What Kind of Writer Am I? by Lanny Larcinese – Guest Blog and Giveaway

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What Kind of Writer Am I?
I identify first and foremost as a crime writer. Secondarily, I am a noir crime writer but with literary influences. Let me elaborate…

Noir scholars and purists will argue its definition. I listen to none of them. To me, noir is like the blues, a state of mind, a way of seeing the world and its people, and if you possess such a state of mind, as with blues, everything you do as an artist will have that tinge. That’s me all day.

But tinge of what? This: A view of people constantly in a state of struggle to sustain their better angels against natural survival instincts like tribalism, greed, lust, and other deadly sins. Sometimes they prevail in the struggle, often not, and when not, to greater or lesser degrees. All my stories reflect characters in the throes of such a struggle. They could be the good guys and/or the bad guys. The provenance of my stories always begins with such a character, as in my book, Death in the Family.

Donny Lentini is nice, talented, but has an unfulfilled need that screams in his head and heart for redemption. Then, I created plot events to put him under stress, then more stress, then more, and watched as he first flounders, then get his head together and at the climax, we find out if he comes out whole or not. Conventional noir characters often know what they are after is wrong, but they go for it anyway. My characters are not that craven. My characters want to do the right thing, but fate or circumstances won’t let them.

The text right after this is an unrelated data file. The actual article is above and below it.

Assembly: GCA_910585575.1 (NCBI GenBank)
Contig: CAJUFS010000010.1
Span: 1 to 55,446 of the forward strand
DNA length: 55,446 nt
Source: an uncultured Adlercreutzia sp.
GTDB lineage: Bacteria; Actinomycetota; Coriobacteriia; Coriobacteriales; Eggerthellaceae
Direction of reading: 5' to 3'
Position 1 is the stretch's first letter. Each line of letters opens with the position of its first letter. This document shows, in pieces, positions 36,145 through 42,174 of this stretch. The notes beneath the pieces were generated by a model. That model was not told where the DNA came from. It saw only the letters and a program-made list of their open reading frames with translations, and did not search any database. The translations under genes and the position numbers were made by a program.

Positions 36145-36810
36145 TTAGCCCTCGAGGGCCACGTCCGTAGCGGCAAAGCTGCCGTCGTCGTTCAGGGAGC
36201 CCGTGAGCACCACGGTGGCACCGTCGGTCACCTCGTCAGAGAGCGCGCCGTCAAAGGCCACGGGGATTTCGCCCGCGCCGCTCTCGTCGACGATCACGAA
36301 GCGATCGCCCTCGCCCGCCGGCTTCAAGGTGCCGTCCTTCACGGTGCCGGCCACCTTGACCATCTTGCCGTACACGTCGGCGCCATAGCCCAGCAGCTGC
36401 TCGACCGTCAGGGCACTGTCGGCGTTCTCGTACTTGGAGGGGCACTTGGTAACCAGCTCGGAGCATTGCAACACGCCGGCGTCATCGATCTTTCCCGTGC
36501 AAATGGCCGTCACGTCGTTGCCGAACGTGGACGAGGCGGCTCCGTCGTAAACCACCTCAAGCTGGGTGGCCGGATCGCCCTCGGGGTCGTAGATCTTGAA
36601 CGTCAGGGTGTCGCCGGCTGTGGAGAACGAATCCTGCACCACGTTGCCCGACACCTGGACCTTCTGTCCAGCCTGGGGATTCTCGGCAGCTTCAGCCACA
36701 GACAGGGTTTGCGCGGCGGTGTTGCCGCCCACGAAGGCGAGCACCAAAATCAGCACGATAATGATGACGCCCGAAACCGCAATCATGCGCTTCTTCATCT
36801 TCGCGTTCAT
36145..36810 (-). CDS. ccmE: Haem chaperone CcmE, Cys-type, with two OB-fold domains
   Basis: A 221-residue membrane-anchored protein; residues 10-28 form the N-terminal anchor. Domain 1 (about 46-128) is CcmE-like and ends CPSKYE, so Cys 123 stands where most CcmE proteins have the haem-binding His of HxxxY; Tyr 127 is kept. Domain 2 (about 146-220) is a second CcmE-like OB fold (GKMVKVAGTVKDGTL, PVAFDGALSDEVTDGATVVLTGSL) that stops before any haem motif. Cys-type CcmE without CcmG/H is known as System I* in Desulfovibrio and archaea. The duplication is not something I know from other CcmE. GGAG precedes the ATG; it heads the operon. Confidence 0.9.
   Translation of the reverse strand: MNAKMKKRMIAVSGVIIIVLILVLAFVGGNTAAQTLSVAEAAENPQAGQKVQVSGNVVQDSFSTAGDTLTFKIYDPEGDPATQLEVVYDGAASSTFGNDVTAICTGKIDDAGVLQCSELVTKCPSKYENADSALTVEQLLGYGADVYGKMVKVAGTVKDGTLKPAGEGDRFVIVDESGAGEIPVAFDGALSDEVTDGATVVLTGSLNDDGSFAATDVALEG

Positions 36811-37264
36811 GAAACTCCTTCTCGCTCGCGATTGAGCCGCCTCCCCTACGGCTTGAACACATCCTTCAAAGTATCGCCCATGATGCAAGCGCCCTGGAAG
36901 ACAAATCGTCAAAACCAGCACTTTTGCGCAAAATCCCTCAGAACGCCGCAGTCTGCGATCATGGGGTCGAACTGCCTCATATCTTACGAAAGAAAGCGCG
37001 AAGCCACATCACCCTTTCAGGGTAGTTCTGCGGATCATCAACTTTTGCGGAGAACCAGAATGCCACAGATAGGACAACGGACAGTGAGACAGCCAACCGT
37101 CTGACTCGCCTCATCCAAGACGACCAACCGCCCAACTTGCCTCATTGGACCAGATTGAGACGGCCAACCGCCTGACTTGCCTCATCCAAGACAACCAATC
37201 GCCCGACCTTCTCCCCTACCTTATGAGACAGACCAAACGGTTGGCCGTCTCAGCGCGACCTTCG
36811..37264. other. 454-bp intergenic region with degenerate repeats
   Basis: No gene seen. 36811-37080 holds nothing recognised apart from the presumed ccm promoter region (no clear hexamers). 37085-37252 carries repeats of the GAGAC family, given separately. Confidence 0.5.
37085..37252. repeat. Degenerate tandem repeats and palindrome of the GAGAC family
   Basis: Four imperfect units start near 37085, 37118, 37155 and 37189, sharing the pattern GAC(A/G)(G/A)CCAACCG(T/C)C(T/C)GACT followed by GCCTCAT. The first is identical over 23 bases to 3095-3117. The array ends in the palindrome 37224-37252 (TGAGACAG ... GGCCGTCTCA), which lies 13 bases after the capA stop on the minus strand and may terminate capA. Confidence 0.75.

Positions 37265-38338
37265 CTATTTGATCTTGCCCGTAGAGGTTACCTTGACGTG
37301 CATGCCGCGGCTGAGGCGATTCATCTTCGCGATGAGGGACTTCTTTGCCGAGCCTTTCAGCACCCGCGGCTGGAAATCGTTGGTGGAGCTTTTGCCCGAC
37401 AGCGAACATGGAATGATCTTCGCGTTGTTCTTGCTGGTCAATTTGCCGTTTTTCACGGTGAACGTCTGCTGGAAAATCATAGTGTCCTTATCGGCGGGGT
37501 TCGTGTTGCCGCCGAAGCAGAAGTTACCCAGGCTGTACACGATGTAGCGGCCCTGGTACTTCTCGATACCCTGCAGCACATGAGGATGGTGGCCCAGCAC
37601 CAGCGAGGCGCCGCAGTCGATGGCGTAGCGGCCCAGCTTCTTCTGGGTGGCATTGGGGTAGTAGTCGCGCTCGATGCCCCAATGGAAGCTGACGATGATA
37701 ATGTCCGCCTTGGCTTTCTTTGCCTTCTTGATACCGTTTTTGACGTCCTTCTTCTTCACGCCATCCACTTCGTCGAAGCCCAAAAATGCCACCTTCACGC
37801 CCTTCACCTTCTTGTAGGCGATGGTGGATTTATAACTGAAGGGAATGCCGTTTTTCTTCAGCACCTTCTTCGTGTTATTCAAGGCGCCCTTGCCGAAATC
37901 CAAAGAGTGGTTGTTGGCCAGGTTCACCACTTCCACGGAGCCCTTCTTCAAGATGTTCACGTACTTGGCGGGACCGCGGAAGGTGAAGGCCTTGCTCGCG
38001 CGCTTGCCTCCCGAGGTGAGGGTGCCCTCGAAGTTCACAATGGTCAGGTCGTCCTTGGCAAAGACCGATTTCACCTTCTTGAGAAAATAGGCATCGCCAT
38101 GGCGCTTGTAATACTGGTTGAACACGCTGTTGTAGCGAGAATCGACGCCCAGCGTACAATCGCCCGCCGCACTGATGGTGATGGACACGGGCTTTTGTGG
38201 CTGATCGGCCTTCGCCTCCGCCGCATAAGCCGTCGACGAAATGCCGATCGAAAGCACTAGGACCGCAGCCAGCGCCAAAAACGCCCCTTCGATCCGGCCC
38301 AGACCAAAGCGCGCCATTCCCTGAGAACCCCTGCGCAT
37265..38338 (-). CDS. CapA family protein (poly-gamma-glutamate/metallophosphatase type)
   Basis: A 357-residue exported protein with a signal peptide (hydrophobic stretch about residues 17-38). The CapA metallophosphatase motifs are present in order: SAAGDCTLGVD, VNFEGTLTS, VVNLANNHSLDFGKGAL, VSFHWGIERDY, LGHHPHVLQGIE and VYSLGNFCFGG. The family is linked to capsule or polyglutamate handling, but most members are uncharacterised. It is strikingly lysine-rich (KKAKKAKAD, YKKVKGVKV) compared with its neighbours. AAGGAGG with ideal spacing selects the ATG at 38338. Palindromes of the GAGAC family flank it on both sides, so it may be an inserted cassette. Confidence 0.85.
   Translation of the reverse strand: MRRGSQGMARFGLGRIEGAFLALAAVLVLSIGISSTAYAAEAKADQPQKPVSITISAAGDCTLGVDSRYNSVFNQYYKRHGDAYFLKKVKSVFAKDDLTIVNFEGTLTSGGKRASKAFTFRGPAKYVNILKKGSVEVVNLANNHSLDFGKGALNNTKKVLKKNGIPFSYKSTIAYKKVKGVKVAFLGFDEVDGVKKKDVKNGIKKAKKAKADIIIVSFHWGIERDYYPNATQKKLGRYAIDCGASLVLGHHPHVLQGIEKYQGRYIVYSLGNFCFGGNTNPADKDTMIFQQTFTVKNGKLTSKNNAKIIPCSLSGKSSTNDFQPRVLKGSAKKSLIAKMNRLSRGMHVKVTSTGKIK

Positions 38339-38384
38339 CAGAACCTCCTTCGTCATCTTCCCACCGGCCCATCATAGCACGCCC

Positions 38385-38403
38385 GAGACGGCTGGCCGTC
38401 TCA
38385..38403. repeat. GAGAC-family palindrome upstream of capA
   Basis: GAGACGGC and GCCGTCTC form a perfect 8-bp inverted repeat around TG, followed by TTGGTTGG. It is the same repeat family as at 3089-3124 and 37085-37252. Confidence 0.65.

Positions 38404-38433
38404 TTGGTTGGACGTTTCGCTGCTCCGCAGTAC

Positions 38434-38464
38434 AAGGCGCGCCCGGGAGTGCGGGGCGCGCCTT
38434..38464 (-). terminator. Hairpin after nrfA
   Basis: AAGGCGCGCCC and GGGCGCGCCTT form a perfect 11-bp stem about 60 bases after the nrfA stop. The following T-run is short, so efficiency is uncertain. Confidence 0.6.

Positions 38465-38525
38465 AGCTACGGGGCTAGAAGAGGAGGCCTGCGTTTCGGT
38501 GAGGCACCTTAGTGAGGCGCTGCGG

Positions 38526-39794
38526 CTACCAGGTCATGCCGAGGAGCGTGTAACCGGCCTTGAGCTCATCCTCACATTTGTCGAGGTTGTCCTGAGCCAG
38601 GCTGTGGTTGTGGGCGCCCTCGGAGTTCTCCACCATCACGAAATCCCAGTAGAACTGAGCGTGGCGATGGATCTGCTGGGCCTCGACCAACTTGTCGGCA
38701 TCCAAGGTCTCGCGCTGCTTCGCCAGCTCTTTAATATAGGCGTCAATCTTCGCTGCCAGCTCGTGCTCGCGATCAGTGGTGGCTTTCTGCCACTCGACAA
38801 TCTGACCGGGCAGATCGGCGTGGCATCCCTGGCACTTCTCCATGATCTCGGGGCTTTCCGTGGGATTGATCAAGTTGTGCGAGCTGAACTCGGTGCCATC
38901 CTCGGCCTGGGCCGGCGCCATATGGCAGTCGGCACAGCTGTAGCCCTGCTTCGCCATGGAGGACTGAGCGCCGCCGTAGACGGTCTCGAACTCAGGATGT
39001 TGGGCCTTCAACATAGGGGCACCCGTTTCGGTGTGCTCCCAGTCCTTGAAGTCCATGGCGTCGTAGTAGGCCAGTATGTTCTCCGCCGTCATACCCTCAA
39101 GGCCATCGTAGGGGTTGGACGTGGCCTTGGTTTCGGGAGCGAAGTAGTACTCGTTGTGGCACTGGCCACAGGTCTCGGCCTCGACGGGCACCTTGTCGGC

As for literary, I’m mindful of this description of literary writing: Not much happens but a lot goes on. Literary mavens, people partial to lit-tra-toor, will say they like the quality of the writing. I get that. Also, the description is fit—a lot of inner landscape stuff, morality tales, subtle shifts in perception, fulfillment through insight. I joke about it, but truth be known, much of it is also in my stories.

But I am a crime writer, crime/crime, by which I mean not procedural, not P.I., not cozy, not thriller, not any other permutation of the genre now on shelves or soon to be there. That means there will be a few homicides, some bad guys and others downright despicable, things blown up or set ablaze…you know, stuff on the six o’clock news. There will also be a mystery chased by my (anti)hero, not only whodunit but whydunit.

As I do this, as I write, this is where the literary comes in: I love language. I am Italian. We invented opera. It’s a high bar and why I am given to the occasional serpentine sentence written as much for musicality as density of information. But only occasionally. After all, the beautiful aria is made more so by its infrequency. I could break such sentences down Hemmingwayesque, but won’t. Clarity and punch is good, but ain’t opera. In my lexicon, both are possible.

So what kind of writer am I? I am a genre writer, a crime writer with a noir outlook but don’t always write in hard-boiled style. I prefer a graceful style, or as close to that as I can get without sacrificing clarity. This is why I don’t join critique groups. Even editors, I need the support of people who get what I am doing.